Edmund and Edgar – The other plot in the book is that between Edmund, Edgar, and Gloucester. Edmund is Gloucester’s bastard son and he deeply resents his position in society. He creates a plot to make it look like Edgar, the legitimate son, has been plotting to kill their father in the belief that “This policy and reverence of age makes the world bitter to the best of our times; keeps our fortunes from us till our old cannot relish them.” So, there’s a parallel here. We first see Lear’s two bad daughters screwing him (and everybody else) over, and then we have Edmund screwing both his father and brother over. That both of King Lear’s evil daughters love Edmund is a further testament to his character. Are people so much elevated over the less-conscious beings as we imagine ourselves?
As a result of Edmund’s actions, Edgar is forced to debase himself to stay alive:
Brought near to beast: my face I’ll grime with filth,
Blanket my loins, elf all my hair in knots
A line of Edmund’s is very revealing about the theme of this subplot as well. He said it’s when we are sick in fortune—often the surfeit [excess] of our own behavior—we make guilty of our disasters the sun, the moon, and the stars: as if we were villains by necessity, fools by heavenly compulsion; knaves, thieves, and treachers, by spherical predominance; drunkards, liars, and adulterers, by an enforced obedience of planetary influence.
What he’s saying is that people abhor accepting responsibility for their own actions. It’s very painful to fail another person and especially to deal with the consequences of it. This idea again goes back to the ancient ideas of wisdom. In those days, people were not so quick to blame others. If you killed somebody, it could have been Mars making you do it. There was a removal of responsibility for both the good and bad that you did. We were all on a stage, and the gods manipulated us as they pleased. Or as he says in King Lear, “As flies to wanton boys, we are to the gods; They kill us for sport!”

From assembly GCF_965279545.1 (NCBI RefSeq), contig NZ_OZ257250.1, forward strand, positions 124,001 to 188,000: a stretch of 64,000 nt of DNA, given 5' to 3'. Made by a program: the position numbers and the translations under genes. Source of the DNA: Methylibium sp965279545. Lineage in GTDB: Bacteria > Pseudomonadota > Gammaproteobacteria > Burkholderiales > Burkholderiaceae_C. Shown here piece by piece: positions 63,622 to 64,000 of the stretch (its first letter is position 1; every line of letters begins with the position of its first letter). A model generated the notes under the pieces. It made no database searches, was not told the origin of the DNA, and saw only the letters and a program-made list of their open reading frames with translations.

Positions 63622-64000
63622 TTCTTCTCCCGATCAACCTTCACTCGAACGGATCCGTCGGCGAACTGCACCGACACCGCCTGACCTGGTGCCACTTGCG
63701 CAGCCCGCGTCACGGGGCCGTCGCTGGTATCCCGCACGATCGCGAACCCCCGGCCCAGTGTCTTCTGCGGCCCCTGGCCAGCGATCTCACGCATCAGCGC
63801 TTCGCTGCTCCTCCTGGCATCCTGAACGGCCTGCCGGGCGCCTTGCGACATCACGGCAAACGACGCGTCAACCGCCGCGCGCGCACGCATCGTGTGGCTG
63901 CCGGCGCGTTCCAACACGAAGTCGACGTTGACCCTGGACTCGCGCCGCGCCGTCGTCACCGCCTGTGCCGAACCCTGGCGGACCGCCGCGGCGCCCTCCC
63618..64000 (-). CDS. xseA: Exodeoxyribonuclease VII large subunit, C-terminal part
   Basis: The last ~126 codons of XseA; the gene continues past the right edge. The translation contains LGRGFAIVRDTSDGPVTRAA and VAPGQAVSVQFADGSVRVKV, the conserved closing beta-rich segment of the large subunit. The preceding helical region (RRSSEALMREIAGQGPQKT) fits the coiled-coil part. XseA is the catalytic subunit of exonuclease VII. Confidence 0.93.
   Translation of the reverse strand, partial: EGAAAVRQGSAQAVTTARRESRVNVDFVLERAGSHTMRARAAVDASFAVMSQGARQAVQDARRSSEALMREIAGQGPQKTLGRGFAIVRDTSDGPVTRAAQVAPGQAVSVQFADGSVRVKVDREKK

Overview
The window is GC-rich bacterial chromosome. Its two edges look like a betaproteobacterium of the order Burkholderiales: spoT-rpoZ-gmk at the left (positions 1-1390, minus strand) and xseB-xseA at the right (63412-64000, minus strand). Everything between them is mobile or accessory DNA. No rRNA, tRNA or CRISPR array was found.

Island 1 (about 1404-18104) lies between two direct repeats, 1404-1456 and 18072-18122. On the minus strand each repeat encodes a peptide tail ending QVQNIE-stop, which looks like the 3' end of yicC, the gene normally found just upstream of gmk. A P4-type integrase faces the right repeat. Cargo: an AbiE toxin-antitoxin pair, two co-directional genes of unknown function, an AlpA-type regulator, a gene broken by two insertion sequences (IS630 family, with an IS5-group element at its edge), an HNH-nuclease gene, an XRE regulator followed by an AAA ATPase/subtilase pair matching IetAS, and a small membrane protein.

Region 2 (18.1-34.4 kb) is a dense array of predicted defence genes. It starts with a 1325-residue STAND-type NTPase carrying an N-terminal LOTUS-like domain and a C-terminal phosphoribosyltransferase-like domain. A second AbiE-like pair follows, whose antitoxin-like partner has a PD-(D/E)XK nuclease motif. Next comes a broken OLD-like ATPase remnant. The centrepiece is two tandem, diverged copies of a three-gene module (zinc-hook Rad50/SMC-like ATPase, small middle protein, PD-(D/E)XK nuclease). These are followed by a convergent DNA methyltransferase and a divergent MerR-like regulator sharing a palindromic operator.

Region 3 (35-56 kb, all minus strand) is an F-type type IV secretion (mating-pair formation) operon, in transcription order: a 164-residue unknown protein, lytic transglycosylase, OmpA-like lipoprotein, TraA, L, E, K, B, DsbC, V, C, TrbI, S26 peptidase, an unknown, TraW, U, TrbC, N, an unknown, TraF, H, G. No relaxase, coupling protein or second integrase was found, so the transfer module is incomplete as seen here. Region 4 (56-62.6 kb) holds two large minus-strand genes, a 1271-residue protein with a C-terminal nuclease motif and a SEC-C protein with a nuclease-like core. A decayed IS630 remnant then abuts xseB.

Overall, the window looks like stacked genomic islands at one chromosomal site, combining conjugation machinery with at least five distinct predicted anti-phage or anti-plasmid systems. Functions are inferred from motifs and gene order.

In Judaism and Christianity, there’s also an element of this—evil spirits, the devil who tempts us, etc–but there’s a much greater emphasis on personal responsibility, perhaps due to the division into good and evil that there traditionally was not before. In any case, the principle idea is that those who use forces out of our control as an excuse to justify their actions are cowardly, but those who take the lessons to heart and move forward with their life are good.
The Storm – During the famous storm scene with the fool and Lear, the latter pulling out his hair and screaming to the skies, basically punishing himself because nothing can actually be gained by that behavior. This is not the beginning of his wisdom as some might suppose; it’s his rock bottom. In his depression he wishes for mankind to be destroyed:
Smite flat the thuck rotundity o’the world!
Crack nature’s moulds, all termins spill at once
That make ungrateful man!
The fool leads him to shelter in a hut, yet he’s still unable to see outside of himself because when he meets a poverty-stricken Edgar, he assumes that Edgar too has given everything away, unable to picture depression on other terms. Rather, his true turning point is when he tears off his clothes. This is when he rejects his former value system. Yet his victims keep piling up, and the fool is often portrayed dying when they are in the hut.
Briefly returning to the theme of destruction, there’s recently been a surge of arguments for anti-natalism: the belief that one should not have children because life is suffering. Shakespeare would have been appalled at this idea. He’s a huge fan of having children, as evidenced by his many sonnets encouraging reproduction. Yet in the play we see Lear wishing his daughter would be barren:
To make this creature fruitful:
Into her womb convey sterility:
Dry up her organs of increase,
And from her derogate body never spring
A baby to honour her!